A man wears a QAnon shirt while boarding a shuttle bus at the Manchester Mall going to Manchester Airport in Londonderry, New Hampshire on August 28, 2020. (Photo by Joseph Prezioso / AFP) (Photo by JOSEPH PREZIOSO/AFP via Getty Images)
There’s a war brewing within the QAnon community. One one side you have an upstart anonymous account called GhostEzra who has amassed a massive following in the space of a few months by spreading wild claims about President Joe Biden being a fake played by Hollywood star James Woods in a mask. In recent weeks, the account has become more and more extreme, spreading Holocaust denial and neo-Nazi content.
Unraveling viral disinformation and explaining where it came from, the harm it's causing, and what we should do about it.
One the other side is a group of established influencers who’ve spent years promoting QAnon by pretending that the conspiracy theory isn’t intrinsically antisemitic. But these influencers, who have a smaller combined following than GhostEzra, aren’t worried about the antisemitic content itself; they’re just worried that the extremist language being used to express that antisemitism is damaging the QAnon brand.“Do you see how disinformation accounts hurt our movement?” CJTruth, part of the establishment QAnon influencer group, wrote on Telegram last week.For all their outrage, none of the established influencers has debunked the Holocaust denial content or antisemitic posts. Instead, they have focused on the damage that being so openly antisemitic is doing to their ability to recruit new followers to the movement.At a time when the QAnon movement is in a state of flux, with former President Donald Trump out of office and the anonymous poster known as Q gone silent, experts see the embrace of more extremist views as a dangerous trend. They point out that GhostEzra’s account has become “a hub for radicalization,” where more extreme groups can recruit QAnon followers.“There was always antisemitism, or elements of it, in QAnon, but the type of content being shared in the GhostEzra channel is not the norm and has taken very extreme turns,” Marc-André Argentino, a Ph.D. candidate at Concordia University who studies QAnon and similar far-right movements, tweeted.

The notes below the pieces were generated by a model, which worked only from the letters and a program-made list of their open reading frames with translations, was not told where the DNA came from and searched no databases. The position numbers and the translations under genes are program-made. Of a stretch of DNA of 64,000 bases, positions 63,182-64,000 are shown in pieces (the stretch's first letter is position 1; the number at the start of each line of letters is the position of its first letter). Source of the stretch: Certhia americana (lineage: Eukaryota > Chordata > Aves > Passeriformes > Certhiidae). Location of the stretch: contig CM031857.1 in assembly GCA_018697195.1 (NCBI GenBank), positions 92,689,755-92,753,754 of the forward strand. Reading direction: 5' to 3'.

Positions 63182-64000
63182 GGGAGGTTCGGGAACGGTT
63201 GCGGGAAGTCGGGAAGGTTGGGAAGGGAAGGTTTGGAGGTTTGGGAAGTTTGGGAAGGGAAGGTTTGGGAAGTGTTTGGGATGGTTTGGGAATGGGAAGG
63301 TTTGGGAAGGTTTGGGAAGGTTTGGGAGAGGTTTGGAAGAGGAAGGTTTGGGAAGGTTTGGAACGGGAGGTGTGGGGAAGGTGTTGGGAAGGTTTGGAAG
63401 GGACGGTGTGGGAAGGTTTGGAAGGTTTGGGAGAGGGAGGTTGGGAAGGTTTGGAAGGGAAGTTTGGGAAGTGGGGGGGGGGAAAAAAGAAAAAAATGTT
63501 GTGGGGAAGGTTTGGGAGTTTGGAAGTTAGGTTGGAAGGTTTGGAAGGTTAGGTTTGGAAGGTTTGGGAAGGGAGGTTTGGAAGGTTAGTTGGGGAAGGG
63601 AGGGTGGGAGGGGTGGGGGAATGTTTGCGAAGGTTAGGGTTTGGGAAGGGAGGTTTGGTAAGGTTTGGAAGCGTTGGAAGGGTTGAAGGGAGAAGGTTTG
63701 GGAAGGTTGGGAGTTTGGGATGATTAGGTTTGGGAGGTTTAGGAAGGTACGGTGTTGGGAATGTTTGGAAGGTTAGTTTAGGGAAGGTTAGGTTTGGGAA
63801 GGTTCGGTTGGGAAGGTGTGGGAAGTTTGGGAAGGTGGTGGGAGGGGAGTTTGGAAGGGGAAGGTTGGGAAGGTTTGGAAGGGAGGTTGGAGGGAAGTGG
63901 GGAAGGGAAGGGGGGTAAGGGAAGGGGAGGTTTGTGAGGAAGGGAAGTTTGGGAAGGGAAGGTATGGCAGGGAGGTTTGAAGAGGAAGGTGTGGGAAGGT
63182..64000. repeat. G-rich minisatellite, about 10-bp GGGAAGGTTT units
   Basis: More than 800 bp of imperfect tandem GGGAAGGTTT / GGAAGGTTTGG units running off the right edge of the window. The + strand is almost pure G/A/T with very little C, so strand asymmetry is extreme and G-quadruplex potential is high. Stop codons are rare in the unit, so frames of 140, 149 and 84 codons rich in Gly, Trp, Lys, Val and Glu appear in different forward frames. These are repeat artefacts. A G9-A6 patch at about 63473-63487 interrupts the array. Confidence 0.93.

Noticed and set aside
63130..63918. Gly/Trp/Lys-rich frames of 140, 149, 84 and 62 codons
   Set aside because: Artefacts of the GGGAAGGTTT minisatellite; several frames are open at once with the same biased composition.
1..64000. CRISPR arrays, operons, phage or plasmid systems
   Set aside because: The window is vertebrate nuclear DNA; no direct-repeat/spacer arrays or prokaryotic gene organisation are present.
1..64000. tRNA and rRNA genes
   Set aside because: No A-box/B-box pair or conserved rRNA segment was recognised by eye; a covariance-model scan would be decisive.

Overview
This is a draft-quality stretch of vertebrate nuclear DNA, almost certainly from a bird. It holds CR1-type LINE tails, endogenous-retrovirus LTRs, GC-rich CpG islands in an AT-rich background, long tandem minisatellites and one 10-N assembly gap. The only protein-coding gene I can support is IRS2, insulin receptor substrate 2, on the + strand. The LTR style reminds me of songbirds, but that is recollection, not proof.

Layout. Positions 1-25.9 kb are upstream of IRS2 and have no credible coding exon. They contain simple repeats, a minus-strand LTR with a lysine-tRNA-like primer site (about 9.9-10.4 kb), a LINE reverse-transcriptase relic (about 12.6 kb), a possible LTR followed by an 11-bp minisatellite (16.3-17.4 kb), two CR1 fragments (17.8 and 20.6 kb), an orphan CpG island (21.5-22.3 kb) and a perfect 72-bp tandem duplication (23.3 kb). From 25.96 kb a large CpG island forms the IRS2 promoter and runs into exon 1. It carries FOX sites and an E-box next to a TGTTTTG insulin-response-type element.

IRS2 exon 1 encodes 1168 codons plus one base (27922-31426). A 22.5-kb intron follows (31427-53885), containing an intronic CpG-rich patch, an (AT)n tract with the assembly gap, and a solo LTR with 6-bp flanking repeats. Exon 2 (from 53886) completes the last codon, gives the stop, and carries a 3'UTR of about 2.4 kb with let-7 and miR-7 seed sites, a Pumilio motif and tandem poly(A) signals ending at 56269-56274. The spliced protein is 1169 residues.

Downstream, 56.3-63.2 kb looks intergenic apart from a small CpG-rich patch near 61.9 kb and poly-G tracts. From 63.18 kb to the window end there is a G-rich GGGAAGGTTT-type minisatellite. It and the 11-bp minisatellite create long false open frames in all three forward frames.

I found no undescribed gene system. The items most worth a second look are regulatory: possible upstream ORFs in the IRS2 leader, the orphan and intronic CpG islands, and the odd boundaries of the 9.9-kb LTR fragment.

The anonymous poster known as Q has not posted since early December—and many believe they won’t ever again. Filling the void are a group of QAnon influencers, grifters and promoters who are jockeying for power among the millions of people who still believe in the conspiracy.In January, after QAnon accounts were deplatformed en masse by Facebook and Twitter in the wake of the Capitol riots, a group of QAnon influencers came together to form the “We the Media” channel on Telegram, aiming to make it the main hub for QAnon information.The channel was set up by a prominent QAnon influencer who goes by IET, revealed by VICE News to be Denver-based chiropractor Craig Longley. He recruited many of the biggest names in the QAnon world to help run the account.But despite their combined following and years dedicated to the movement, GhostEzra has quickly become the leading channel for QAnon content on Telegram. No one knows who is behind the account, but their rise to power within the QAnon community has been extraordinarily fast.A Twitter account using the name GhostEzra was set up in December 2020, and within weeks gained over 18,000 followers. The account was a prolific poster and in the early hours of Jan. 6 alone, they posted a stream of over 80 tweets and retweets, according to an archived version of the account. The posts contained memes, videos, and messages claiming that Trump was about to return to office.
When the account went down as part of Twitter’s major QAnon purge in the wake of the Capitol riots, it quickly reemerged on Telegram. There, freed from any sort of moderation, the account quickly became a massive hit with QAnon followers.In the space of a few weeks, it racked up over 330,000 followers. The account has become so popular that a lawyer for Ezra Cohen, a former Trump official who many believed was Q, felt the need to clarify on Twitter that his client was not running the account.